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Review: Vigor 

D. Eric Bookhardt visits the multimedia installation by Dutch artist Lotte Geeven

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Sharing experiences with water in the form of shipping and flooding, New Orleans and the Netherlands share a long history. Our locally invented pumps, built to keep a wet city dry, were adopted by the Dutch long ago, but the Dutch have excelled in water management while we have fallen behind — until Hurricane Katrina motivated us to adopt some of the Netherlands' techniques. An increasing number of Dutch artists have visited New Orleans, intrigued by the similarities and differences between the two countries, and although much of its population also lives below sea level, the Netherlands is northern European and orderly, whereas New Orleans is tropical, spontaneous and messy. Dutch artist Lotte Geeven brings scientific tidiness, as well as a cerebral spontaneity, to her massive Vigor installation at May Gallery. The product of a two-month residency funded by domestic and Dutch institutions, Vigor is very thorough, with its own print publications including a hefty softcover book and five-issue newsletter in addition to the main installation and accompanying video.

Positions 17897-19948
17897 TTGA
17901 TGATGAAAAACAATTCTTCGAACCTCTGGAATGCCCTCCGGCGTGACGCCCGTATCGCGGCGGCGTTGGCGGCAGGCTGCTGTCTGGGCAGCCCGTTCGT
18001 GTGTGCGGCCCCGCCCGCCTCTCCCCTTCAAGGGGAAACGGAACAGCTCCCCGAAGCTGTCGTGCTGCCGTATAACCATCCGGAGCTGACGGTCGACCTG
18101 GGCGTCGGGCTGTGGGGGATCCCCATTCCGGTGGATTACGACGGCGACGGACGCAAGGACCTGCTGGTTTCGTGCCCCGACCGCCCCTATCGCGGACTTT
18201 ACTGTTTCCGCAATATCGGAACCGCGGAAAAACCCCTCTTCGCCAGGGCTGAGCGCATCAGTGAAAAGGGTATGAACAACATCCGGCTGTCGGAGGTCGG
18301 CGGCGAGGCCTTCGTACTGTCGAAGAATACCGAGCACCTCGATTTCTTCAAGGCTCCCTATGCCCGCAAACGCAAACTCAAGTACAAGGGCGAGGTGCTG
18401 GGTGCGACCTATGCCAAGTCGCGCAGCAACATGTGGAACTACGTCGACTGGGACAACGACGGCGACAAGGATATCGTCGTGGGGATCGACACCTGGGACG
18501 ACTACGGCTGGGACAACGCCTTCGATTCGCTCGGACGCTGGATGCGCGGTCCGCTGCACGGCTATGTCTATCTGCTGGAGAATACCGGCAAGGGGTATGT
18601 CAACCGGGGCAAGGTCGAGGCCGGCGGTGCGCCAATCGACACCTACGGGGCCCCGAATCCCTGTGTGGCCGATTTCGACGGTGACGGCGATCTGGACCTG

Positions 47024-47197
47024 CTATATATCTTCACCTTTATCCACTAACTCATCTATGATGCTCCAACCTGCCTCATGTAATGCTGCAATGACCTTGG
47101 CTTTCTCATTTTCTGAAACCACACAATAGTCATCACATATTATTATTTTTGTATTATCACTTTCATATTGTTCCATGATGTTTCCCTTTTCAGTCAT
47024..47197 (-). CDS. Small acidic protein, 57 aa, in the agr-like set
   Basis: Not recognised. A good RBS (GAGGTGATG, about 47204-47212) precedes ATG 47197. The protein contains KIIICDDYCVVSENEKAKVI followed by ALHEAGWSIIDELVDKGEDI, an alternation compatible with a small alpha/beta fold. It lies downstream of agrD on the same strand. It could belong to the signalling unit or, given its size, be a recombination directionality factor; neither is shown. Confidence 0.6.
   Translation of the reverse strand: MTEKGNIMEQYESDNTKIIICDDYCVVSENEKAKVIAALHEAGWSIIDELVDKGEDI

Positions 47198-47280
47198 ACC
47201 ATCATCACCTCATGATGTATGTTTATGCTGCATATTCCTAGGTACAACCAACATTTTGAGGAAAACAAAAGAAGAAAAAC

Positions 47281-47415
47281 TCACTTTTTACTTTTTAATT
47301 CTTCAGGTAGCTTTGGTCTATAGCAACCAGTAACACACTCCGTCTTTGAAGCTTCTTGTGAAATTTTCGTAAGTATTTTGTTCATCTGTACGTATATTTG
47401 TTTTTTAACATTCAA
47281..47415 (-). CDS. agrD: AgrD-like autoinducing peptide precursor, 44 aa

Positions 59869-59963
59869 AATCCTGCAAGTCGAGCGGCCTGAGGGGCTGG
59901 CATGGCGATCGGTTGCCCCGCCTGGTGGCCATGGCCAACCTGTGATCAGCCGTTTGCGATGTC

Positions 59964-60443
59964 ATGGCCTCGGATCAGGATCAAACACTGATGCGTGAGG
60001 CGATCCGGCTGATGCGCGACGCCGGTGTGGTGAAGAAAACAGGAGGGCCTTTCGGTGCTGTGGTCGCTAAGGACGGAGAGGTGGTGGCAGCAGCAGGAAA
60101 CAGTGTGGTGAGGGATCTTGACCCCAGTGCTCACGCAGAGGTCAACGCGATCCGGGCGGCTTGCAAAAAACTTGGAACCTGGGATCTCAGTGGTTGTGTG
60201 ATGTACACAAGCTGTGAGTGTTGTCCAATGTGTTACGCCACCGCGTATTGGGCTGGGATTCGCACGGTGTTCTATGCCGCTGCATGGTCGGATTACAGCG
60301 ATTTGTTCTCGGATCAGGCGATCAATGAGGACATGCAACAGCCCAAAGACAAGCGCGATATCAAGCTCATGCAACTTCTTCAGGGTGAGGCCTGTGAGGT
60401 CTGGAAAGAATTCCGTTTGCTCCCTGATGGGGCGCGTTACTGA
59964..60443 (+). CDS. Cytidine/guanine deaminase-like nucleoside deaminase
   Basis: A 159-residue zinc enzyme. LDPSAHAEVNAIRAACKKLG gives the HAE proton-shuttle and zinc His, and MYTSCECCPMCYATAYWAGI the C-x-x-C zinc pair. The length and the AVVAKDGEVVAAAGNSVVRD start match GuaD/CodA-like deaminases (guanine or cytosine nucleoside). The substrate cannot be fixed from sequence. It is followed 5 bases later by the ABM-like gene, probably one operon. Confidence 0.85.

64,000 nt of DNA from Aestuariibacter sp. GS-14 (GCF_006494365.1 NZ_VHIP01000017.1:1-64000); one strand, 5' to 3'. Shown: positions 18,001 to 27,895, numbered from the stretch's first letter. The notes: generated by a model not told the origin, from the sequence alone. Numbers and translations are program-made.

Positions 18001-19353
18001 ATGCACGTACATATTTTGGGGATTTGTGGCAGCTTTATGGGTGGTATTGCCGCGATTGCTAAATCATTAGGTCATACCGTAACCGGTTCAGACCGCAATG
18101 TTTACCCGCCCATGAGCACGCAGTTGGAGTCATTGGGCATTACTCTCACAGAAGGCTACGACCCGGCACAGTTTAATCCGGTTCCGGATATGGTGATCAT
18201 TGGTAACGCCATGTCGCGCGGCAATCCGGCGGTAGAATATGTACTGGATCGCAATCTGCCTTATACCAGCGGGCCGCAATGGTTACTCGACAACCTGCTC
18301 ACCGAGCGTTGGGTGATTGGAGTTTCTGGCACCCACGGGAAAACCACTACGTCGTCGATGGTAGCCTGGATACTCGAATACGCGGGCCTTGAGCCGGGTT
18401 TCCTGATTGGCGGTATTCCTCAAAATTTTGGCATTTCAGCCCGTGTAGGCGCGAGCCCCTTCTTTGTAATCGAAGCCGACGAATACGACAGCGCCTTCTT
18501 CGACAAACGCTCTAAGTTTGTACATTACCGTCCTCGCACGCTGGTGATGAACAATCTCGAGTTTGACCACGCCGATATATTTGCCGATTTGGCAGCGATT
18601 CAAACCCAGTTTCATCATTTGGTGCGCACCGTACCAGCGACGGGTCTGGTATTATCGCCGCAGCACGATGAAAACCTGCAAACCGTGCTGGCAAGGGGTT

That installation, The River (pictured), initially suggests a 30- by 38-foot swimming pool transformed into a multicolored bar graph. In fact, each long, rectangular basin of colored water represents a river that feeds into the Mississippi River, bringing its own hues to the Big Muddy, seen here as the widest basin. The accompanying book contains excerpted lines of poetry pertaining to those rivers, and the newsletters document discussions that influenced the installation's conception. The video features a group of people carrying a large, mysterious, silvery sphere in a nocturnal meander past The Roosevelt New Orleans hotel and on to the foot of Canal Street. This purposely ambiguous attempt to insert an alien element into the city's familiar environs reflects a technique sometimes used in psychogeography to cast the defining characteristics of a place in high relief, although here it may have been seen simply as yet another parade. But the ships on the river also are a parade, and Geeven's imaginative investigations insightfully reframe our familiar hometown in a poetic new light.


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